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An empty compound statement is equivalent to a null statement and provides an alternative syntax to the use of a null statement, as in the following:
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while ( *string++ = *inBuf++ ) {} // equivalent of null statement
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A compound statement containing one or more declaration statements, such as the preceding example, is also referred to as a block, or statement block A block introduces a local scope within the program; identifiers declared within the block, such as temp in the example, are visible only within the block Blocks, scope, and the lifetime of objects are considered in detail in 8
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Declaration Statement
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In C++, the definition of an object, such as
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int ival;
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is treated as a statement of the language (spoken of as a declaration statement, although definition statement is more accurate in this case) and so can generally be placed anywhere within the program that a statement is allowed Consider, for example, the following program (the declaration statements are numbered as //#n, where n is numbered consecutively beginning at 1):
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#include <stream> #include <string> #include <vector> int main() { string fileName; // #1 cout "Please enter name of file to open: "; cin >> fileName; if ( fileNameempty() ) { // yes, extreme: but we have a point to illustrate cerr "fileName is empty() bailing out bye!\n"; return -1; } ifstream inFile( fileNamec_str() ); // #2 if ( ! inFile ) { cerr "unable to open file bailing out bye!\n"; return -2; } string inBuf; // #3 vector< string > text; // #4 while ( inFile >> inBuf ) { for ( int ix = 0; ix < inBufsize(); ++ix ) // #5 // ch in this case is unnecessary, // but again illustrates a point if (( char ch = inBuf[ix] ) == '' ) { // #6 ch = '_'; inBuf[ix] = ch;
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} textpush_back( inBuf ); } if ( textempty() ) return 0; // one declaration statement, two definitions vector<string>::iterator iter = textbegin(), // #7 iend = textend(); while ( iter != iend ) { cout *iter '\n'; ++iter; } return 0; }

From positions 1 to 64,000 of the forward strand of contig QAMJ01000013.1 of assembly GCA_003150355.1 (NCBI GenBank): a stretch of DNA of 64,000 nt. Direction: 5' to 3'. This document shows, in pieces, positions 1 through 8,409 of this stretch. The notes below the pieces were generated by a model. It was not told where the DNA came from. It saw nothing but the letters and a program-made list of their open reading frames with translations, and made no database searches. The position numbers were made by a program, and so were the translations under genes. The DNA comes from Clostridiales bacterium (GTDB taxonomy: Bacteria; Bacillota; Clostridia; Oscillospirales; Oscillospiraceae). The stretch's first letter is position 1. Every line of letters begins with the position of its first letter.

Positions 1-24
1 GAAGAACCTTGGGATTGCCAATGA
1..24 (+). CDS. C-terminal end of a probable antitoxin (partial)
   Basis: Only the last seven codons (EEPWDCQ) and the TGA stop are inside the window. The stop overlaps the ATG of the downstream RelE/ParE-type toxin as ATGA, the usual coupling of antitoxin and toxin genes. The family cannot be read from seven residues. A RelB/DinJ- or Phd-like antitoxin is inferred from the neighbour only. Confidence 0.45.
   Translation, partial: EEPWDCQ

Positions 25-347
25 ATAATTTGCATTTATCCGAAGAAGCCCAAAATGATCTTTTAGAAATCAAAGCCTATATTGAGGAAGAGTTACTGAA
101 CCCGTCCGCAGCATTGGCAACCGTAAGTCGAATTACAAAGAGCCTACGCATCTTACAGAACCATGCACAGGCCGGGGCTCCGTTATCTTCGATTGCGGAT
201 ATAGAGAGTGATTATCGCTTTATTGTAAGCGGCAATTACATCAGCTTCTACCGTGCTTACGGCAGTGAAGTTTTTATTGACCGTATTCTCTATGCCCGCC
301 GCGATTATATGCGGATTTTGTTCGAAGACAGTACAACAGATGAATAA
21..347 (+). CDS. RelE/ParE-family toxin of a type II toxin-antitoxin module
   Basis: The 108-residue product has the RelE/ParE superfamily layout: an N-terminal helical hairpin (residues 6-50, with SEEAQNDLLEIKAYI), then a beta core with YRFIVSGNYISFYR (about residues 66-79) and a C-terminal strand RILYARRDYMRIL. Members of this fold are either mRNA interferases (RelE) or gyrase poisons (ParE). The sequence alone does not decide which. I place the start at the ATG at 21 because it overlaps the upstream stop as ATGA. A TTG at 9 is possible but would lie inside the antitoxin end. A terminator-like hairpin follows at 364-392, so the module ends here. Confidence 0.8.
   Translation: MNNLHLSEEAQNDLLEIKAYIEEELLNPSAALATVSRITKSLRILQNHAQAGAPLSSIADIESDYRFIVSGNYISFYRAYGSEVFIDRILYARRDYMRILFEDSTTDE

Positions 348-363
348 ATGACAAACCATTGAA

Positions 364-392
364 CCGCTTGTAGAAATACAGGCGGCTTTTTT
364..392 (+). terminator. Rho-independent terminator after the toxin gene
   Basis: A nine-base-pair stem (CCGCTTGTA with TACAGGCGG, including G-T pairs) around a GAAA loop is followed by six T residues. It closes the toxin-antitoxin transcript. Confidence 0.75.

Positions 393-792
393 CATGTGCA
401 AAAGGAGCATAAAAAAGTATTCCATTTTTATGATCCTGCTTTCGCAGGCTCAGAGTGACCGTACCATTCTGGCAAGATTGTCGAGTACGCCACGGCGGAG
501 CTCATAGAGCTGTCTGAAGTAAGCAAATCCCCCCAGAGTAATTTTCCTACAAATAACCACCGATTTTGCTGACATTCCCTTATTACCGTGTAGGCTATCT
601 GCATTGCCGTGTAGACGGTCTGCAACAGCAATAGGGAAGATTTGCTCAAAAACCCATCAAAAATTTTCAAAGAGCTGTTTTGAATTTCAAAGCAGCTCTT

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The program contains seven declaration statements and eight object definitions The declaration statements exhibit locality of declaration that is, the declaration statements occur within the locality of the first use of the defined objects In the 1970s, computer program language design philosophy emphasized the virtue of defining all objects at the start of the program, function, or statement block prior to any program statements (In C, for example, the definition of an object is not treated as a language statement, and all object definitions within a block must appear before any program statements By necessity, C programmers habituate themselves to defining all objects at the top of each current block) In part, this was a reaction to an errorprone idiom of object definition on-the-fly supported by FORTRAN Because the definition of an object is a statement of the language, object definitions in general can be placed anywhere that the other statements of the language can appear Syntactically, this is what makes locality of declaration possible Is it necessary For the built-in types, such as integers and floats, lo ality of declaration is primarily a matter of personal preference The language encourages it by allowing declarations to occur within the condition part of the if, else-if, switch, while, and for loop (there are two examples in the preceding program) Those who favor locality of declaration believe that it makes for more easily understood programs Locality of declaration becomes necessary with the definition of class objects with associated constructors and a destructor When we place these class objects at the beginning of a function or statement block, two things happen: 1 The associated constructors of all the class objects are invoked prior to doing anything within the function or statement block itself Locality of declaration allows us to amortize the cost of initialization across the extent of the function or statement block 2 Perhaps more important, a function or statement block often terminates prior to the execution of every program statement within it Our earlier program, for example, exhibits two abnormal termination points: the failure to retrieve a file name and the failure to open the file specified by the user Defining class objects prior to successfully passing those termination points, such as inBuf and text, results in the execution of unnecessary constructor-destructor pairs Given enough class objects or computationally expensive constructors and destructors, we unnecessarily impact the run-time efficiency of our programs The outcome is still correct, but the performance at times becomes unacceptable (This is why expert C programmers, with the habit of placing object definitions at the start of functions and statement blocks, may sometimes find their C++ programs performing with less efficiency than equivalent programs written in C) A declaration statement can consist of one or more object definitions In our program, for example, we define two vector iterators in the same declaration statement:
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